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Chronicle of the NonPop Revolution

The Essay
Show #218
Danny's algorithmic oxymoron
David Gunn

Two thousand three hundred and eighty-two years ago today, an improbable Chinese mystic named Lao-Tzu, working without a research grant, used a simple philosophic algorithm to discover a creative-destructive force called the wu. Scrupulous analysis determined that this wu brought everything into being, and then, after it had had its little joke, dissolved everything back into non-being. As one might expect, the being went about responding to stimuli, perceiving realities, both true and imagined, doing all those crazy things that semi-sentient consciousnesses do, but then, without so much as a "see you later," it executed a kind of nihilistic fandango and reverted to non-active noneness. Instantly, the process repeated itself -- or, not instantly, really, because the passage of time there was irrelevant -- reinventing the process along the way. Mr. and Mrs. Tzu -- for Lao worked closely with an imaginary wife -- called this process the Dao, which stood for Dannyís algorithmic oxymoron. To this day, scholars have been unable to figure out who Danny was, although some believe itís an acronym for something even more arcane.

Down through the centuries, belief in the Dao persisted, although more than two civilizations tried to beat it into submission. As it endured, it changed gradually, an inevitability prophesied by Mrs. Tzuís sister, Lulu -- according to Lao, a creative-destructive force in her own right, but thatís another story. After the Tzus left this mortal plain and moved to Brussels, some of the sectís clerics attempted to re-channel the yin and yang of the wu. The being to non-being philosophy was discarded in favor of church gaming prognostications, a not-for-profit levitation-on-demand company, and a witness protection program for faith healers, alchemical engineers and investment strategy consultants who claimed close visionary communication with the spirit world. The algorithm became less finite, more recursive, until the Dao metaphysic existed primarily in the lagomorphous interstice between truth and half-truth, between being and nothingness -- the Ling-pao and the Chicken almond ding. Though embarrassingly lucrative, Dannyís algorithmic oxymoron had been reduced to the dogmatic equivalent of a limerick. But, like the phoenix bird of Arizona myth, it eventually rose from its humiliating ashes to regain some of its former pith. And who should come along to champion the tenants of this apartment complex of theological thought? Of course, it was a bunch of musicians.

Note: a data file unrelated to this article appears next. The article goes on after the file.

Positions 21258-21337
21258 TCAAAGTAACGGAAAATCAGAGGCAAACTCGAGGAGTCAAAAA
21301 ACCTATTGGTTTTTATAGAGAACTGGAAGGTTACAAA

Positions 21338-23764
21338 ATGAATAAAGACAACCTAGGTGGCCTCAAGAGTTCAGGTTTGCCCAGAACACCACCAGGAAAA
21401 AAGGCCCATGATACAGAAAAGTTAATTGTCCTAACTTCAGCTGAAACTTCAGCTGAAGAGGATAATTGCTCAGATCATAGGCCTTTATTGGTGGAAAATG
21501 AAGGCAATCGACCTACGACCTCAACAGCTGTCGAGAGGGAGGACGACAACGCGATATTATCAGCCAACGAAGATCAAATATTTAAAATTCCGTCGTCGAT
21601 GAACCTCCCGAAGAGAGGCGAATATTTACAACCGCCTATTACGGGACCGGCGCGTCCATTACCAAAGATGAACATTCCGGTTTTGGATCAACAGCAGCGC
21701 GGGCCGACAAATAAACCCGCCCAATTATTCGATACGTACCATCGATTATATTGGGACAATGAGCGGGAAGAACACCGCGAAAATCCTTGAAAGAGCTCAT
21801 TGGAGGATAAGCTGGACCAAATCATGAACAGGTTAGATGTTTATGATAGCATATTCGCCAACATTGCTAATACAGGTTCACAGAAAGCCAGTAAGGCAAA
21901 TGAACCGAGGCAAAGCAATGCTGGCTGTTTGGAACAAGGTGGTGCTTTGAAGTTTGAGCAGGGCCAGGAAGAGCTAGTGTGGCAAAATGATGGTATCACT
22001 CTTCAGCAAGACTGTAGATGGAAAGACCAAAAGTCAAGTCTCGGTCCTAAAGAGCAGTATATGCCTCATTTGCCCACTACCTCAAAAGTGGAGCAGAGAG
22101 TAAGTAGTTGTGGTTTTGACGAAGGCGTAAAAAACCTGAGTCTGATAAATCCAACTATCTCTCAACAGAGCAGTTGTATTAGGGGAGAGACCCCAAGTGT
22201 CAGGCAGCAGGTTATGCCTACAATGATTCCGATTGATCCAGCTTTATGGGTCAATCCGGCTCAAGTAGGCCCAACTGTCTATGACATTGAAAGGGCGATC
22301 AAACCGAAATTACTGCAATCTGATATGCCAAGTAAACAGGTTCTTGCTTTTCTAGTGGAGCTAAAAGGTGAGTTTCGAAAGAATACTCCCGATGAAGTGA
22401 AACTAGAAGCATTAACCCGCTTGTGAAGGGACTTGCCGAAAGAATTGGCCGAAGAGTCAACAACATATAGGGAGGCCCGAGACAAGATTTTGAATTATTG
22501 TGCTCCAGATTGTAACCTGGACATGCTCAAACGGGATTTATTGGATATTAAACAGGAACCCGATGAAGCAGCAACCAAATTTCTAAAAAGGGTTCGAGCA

The musicians were from the western hemisphere and learned of the decidedly eastern philosophy from one of the sectís subsidiaries, Dao Chemical. Many of the musicians were habitual users of the companyís Brewerís Yeast with Lysergic Acid, a product that provided B-complex vitamins in a quirkily hallucinogenic base. Under the vitaminís influence, they were often able to play strikingly enigmatic music, however just as often they might put down their saxophones on the condiment table by the wiener concession stand and later have no memory of ever even owning the instrument.

Sergeant Major Balthasar Babcock, senior administrative officer of the Royal Fusileers Battalion at Lorry Upon Kent, a figure who has once again been borrowed from a future Kalvos & Damianís New Music Bazaar radio program and who appears in this episode under even more duress than last time, once had to subdue seven members of the Battalion Band who had ingested six ampoules of the Dao Chemical vitamin supplement prior to performing in the All-England Elimination Tone Row Band Competition. Although they had been eliminated for employing an illegal aleatoric algorithm in their quarterfinal match, they continued to play the same passage for nearly two hours.

By a striking coincidence, nearly two hours is all that remains in the life of the wu algorithm in this 218th episode, a conclusion that can best be explained by our own creative-destructive force, Kalvos.